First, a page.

Fractional Flow Reserve in the Grey Zone and Benefit of PCI

Study Questions:

What is the clinical utility of revascularization performed for fractional flow reserve (FFR) in the grey zone (0.75-0.80)?


The author studied the outcome of 1,334 native coronary stenosis with grey-zone FFR values in 1,334 patients who were enrolled in the prospective multicenter IRIS-FFR (Interventional Cardiology Research In-cooperation Society Fractional Flow Reserve) registry. Revascularization was deferred for 683 patients (deferred group) and performed for 651 (performed group). The primary outcome was the composite of death, target vessel myocardial infarction (MI), and target vessel revascularization (TVR).


The median follow-up was 2.9 years. There was no difference in the primary endpoint (8.1% in the deferred group vs. 8.4% in the performed group; adjusted hazard ratio [aHR], 1.05; 95% confidence interval [CI], 0.67-1.66; p = 0.79). There was no difference in the incidence of mortality (2.5% vs. 2.0%; aHR, 0.82; 95% CI, 0.34-2.00; p = 0.66) or spontaneous MI (0.7% vs. 0.5%; aHR, 1.85; 95% CI, 0.35-9.75; p = 0.47). Overall MI rate was significantly higher in the performed group (0.7% vs. 3.2%; aHR, 0.27; 95% CI, 0.09-0.80; p = 0.02) because of a higher risk of periprocedural MI. TVR was significantly higher in the deferred group (5.7% vs. 3.7%; aHR, 2.17; 95% CI, 1.17-4.02; p = 0.01).


For coronary stenosis with grey-zone FFR, revascularization was not associated with better clinical outcomes compared to a deferred revascularization approach.


The optimal FFR cut off for revascularization has been the subject of some controversy. In the FAME 2 study, revascularization for coronary stenosis was associated with improved clinical outcomes in lesions with an FFR ≤0.80, whereas in many other studies, medical therapy was associated with favorable outcomes with an FFR ≥0.75. This study found no difference in the outcome of patients with deferred versus immediate revascularization in lesions with an FFR in the grey zone. Since the absolute difference in TVR was low, and there was no difference in hard endpoints, and absent randomized data to the contrary, deferred revascularization should be the preferred approach for lesions with an FFR in the grey zone.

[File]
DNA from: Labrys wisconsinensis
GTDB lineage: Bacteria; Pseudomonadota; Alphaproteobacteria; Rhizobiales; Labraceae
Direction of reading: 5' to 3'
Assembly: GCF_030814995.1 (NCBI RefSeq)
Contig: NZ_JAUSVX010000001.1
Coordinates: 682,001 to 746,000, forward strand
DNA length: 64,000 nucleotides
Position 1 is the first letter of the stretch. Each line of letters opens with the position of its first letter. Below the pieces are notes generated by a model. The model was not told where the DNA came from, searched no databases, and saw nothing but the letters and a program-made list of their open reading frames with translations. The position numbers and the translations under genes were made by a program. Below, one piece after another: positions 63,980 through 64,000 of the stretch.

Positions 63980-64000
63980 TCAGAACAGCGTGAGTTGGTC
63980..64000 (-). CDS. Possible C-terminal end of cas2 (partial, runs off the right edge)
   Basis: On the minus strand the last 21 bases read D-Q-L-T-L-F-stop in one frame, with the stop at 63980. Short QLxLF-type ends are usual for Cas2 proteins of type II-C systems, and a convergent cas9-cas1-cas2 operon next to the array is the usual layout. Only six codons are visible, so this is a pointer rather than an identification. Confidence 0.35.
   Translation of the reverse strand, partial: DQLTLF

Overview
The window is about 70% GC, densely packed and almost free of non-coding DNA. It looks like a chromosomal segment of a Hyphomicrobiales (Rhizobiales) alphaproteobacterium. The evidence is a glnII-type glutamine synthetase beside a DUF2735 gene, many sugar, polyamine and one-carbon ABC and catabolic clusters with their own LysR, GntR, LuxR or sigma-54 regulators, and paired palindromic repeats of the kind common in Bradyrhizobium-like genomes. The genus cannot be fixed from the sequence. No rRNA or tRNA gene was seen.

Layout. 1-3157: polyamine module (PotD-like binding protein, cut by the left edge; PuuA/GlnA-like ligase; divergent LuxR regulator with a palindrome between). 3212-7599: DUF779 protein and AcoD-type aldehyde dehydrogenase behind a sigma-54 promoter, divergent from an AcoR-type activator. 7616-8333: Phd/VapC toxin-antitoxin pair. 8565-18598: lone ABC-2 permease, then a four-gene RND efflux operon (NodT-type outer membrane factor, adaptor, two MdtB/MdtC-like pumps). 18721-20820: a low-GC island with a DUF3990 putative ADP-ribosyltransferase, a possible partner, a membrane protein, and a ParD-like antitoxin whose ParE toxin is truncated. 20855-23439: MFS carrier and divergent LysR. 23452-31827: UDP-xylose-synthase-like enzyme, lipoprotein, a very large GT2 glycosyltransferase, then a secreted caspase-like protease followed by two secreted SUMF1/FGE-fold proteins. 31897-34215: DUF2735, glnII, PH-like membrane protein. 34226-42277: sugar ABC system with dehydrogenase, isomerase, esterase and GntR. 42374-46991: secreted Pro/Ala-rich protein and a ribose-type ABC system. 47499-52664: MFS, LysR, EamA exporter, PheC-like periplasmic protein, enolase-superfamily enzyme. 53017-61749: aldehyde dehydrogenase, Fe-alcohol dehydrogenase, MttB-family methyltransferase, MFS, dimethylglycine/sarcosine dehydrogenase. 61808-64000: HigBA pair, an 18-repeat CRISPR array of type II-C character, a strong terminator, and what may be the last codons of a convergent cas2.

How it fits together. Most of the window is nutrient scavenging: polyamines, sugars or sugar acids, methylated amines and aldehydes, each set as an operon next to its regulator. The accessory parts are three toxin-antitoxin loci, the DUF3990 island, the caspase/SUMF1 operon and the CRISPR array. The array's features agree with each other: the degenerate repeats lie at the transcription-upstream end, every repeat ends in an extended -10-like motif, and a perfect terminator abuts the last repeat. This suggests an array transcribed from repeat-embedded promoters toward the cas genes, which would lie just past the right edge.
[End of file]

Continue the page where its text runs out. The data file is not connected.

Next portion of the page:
Clinical Topics: Acute Coronary Syndromes, Cardiac Surgery, Invasive Cardiovascular Angiography and Intervention, Atherosclerotic Disease (CAD/PAD), Aortic Surgery, Interventions and ACS, Interventions and Coronary Artery Disease

Keywords: Acute Coronary Syndrome, Coronary Artery Disease, Coronary Stenosis, Fractional Flow Reserve, Myocardial, Myocardial Infarction, Myocardial Revascularization, Percutaneous Coronary Intervention, Treatment Outcome

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